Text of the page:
Will you join the ALS Bucket Brigade?
If you have scrolled through any social media newsfeed in the past few months, you’ve probably watched your share of ALS Ice Bucket challenge videos. Hilarious, but heartfelt, this viral phenomenon raises awareness for ALS (also known as Lou Gehrig’s disease), which is a progressive neurodegenerative disease that affects nerve cells in the brain and spinal cord. Those who suffer from ALS experience paralysis due to the degenerating connections between nerve cells in their body, and eventually fall victim to this horrible disease.
The recent trend to support ALS by challenging others to an ice-cold bucket bath has, however, used time to its advantage; raising over $94 million for ALS research. After dousing themselves with the ice-filled bucket of their choosing, challengers reveal their own list of nominees, expecting either a water-soaked posting or a $100 donation to the ALS charity of their choice within the set time limit. Aside from taking over social media, the ALS Ice Bucket challenge has gained publicity for a few other ethical reasons.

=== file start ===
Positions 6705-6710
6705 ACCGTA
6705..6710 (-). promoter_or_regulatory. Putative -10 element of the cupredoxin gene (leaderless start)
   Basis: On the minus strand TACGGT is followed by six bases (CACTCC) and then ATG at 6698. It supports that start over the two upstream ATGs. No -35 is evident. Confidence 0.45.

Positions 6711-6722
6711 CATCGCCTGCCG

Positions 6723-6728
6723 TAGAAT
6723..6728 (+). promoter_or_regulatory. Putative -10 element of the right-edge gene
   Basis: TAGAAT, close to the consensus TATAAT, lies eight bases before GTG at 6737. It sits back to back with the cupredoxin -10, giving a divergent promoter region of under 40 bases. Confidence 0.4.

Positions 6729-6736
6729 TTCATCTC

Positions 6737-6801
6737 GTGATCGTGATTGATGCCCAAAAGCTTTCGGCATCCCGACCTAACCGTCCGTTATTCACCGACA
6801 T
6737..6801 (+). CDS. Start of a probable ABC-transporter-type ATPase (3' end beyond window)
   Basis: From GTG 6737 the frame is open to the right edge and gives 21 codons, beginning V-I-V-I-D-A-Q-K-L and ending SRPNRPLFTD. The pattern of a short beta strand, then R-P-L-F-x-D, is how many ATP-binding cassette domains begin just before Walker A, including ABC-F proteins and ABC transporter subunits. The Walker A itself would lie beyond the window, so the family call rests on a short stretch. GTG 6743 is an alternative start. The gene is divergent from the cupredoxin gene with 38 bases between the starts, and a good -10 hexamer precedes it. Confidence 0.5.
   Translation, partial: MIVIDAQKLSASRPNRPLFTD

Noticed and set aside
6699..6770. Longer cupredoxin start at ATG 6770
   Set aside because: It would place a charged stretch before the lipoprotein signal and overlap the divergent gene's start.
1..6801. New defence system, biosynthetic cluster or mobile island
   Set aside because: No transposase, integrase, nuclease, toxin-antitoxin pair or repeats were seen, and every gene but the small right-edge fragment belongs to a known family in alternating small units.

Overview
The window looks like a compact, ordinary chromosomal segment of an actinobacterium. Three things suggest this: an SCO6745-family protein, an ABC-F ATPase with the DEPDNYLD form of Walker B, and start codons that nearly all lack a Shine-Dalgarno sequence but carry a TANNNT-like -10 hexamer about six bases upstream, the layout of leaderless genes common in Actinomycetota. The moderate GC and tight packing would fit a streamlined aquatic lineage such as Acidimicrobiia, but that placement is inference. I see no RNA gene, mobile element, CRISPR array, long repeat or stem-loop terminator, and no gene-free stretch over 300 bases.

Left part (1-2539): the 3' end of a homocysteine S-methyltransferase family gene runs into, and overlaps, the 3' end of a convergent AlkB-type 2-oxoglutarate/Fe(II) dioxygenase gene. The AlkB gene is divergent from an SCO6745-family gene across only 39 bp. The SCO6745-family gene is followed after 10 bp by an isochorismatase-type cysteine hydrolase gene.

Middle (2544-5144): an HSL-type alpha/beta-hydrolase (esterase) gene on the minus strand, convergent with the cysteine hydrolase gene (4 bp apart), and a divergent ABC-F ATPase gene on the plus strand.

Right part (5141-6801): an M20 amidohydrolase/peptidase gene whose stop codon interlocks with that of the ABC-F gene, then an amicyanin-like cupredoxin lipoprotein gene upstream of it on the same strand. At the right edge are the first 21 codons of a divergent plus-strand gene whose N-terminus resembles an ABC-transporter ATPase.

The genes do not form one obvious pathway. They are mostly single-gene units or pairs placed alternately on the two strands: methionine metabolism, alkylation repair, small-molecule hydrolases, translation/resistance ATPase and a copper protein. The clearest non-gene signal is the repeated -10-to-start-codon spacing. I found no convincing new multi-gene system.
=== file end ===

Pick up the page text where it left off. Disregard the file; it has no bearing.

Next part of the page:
Some of the funds donated to the cause have been used to support Embryonic Stem Cell Research, creating an issue for many Christians who do not believe in using human lives for the sake of medical research. This causes a moral problem for those who want to support a good cause but are opposed to supporting a chosen method of research for the disease. However, this isn’t the only ethical part of this charity challenge.
In her recent Impact Ethics post titled, “The ALS Ice Bucket Challenge: Doing Good, Even If for the Wrong Reason,” Samantha Brennan questions the human motivation and the moral importance of motives in regards to these ALS challenges. Realizing that it is much easier to share a goofy video raising awareness for ALS than to share videos of people coping with the disease itself, Brennan is left puzzled by the perverse nature of the ALS challenge; a reality where “the huge amount of good that’s resulted seems to trump the moral importance of motives.”
Maybe Christians aren’t the only members of society that should have a problem with the implication of this challenge. But then again, maybe the money raised for research is worth the slight disregard of morals.
In the end, millions of people are learning through uncountable video challenges that ALS stands for Amyotropic Lateral Sclerosis. The real question becomes, however, what do you stand for?